LONDON (Reuters) – Bruised by uncertainty about Brexit, British businesses are now more pessimistic about the outlook than at any time since at least 2009, a survey showed on Monday.
Plans for hiring and investment across both manufacturing and services firms sagged, according to a quarterly report from data firm IHS Markit, which also compiles the closely watched purchasing managers’ indexes.
The survey, conducted over the second half of October, showed firms cited political uncertainty as the biggest factor weighing on confidence.
Prime Minister Theresa May last week published a draft divorce deal with the European Union that has drawn the ire of eurosceptics in her party, raising questions about her future as leader and sending the pound sharply lower.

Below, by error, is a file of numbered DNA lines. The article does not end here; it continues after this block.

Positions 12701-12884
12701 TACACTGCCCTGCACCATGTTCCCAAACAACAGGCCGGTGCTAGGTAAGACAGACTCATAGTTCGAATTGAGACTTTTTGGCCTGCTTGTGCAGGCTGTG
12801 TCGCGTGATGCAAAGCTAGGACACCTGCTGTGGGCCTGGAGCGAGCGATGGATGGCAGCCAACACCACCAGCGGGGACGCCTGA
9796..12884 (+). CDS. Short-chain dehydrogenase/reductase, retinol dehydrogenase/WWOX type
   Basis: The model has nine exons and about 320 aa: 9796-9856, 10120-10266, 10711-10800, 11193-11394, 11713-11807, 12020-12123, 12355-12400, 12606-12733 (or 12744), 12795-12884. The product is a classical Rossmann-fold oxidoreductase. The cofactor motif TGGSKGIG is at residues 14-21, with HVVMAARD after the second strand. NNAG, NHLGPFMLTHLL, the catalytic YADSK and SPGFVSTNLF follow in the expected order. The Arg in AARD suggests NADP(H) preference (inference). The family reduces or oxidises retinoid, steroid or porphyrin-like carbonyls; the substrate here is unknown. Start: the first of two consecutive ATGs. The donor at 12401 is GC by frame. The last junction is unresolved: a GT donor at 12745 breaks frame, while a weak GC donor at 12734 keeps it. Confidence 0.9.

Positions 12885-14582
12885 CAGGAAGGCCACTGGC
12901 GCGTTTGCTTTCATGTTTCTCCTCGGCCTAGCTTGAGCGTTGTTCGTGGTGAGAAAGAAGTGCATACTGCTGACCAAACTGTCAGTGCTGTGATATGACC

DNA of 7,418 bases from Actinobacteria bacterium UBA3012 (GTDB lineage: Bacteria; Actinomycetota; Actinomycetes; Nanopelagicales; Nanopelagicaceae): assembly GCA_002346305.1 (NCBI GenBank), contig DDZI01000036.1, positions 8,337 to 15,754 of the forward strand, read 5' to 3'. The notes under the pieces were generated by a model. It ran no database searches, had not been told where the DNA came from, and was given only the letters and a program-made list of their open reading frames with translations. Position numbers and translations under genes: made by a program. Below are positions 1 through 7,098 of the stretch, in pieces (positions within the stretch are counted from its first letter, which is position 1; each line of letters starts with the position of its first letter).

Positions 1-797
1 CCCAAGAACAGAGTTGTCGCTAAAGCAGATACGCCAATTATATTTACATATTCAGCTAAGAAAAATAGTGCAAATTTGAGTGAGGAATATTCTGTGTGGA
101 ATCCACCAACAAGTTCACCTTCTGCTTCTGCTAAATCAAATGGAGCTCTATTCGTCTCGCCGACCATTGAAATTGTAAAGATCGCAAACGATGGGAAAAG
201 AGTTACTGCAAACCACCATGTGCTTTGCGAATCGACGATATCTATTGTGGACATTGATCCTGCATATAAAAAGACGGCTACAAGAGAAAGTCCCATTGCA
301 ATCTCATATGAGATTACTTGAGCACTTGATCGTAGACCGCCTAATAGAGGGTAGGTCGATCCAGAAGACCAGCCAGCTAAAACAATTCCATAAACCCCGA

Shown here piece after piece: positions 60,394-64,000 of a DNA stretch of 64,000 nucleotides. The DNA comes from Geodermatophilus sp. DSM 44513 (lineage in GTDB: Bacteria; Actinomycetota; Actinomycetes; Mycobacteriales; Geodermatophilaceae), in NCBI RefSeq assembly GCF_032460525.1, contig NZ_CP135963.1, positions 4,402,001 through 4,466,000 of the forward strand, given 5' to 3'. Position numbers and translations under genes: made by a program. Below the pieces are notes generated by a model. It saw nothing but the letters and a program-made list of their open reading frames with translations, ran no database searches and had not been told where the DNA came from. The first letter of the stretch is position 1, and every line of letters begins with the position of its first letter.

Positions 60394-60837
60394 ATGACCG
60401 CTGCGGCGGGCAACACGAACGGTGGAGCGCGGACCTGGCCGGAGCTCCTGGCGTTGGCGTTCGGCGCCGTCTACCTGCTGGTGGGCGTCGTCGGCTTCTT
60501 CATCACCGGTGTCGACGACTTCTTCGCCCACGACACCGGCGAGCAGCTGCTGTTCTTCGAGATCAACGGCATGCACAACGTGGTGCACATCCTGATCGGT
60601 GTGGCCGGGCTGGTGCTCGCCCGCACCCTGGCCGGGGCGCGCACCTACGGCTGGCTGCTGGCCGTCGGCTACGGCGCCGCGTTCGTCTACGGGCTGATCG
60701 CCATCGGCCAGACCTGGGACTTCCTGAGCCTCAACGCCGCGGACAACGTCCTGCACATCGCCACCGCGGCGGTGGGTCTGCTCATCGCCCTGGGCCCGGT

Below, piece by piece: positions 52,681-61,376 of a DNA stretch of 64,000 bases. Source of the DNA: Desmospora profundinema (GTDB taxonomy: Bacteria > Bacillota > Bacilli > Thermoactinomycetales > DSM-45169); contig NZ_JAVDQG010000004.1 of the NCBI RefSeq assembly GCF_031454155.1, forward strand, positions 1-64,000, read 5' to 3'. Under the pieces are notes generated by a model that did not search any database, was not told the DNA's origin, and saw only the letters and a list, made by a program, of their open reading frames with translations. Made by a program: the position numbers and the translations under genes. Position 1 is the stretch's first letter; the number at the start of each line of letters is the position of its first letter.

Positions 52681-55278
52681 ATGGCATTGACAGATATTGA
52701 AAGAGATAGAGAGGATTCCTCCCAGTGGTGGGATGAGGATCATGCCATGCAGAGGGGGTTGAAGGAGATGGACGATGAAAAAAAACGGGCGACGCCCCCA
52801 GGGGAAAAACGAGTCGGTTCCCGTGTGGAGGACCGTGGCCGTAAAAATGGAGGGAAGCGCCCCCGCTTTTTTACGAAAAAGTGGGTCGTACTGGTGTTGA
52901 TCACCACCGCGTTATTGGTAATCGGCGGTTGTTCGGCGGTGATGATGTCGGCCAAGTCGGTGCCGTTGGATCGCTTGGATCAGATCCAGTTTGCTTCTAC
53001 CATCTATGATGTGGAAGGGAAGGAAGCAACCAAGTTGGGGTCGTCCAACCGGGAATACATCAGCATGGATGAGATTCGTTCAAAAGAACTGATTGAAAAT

The net balance of companies expecting business activity to rise in the next 12 months fell to 32 percent from 39 percent in the previous survey, marking the lowest reading since the IHS Markit Business Outlook Survey started in 2009.
“Reports from survey respondents widely indicate that Brexit-related concerns have weighed heavily on business investment and staff hiring plans,” IHS Markit economist Tim Moore said.
“Some of the slowdown in capex plans can be attributed to softer global demand patterns, but the latest UK figure is notably weaker than seen elsewhere across Europe and in other developed economies.”
Other business surveys have also shown a sharp slowdown in business investment plans ahead of Brexit in March 2019.
(Reporting by Andy Bruce; Editing by Hugh Lawson)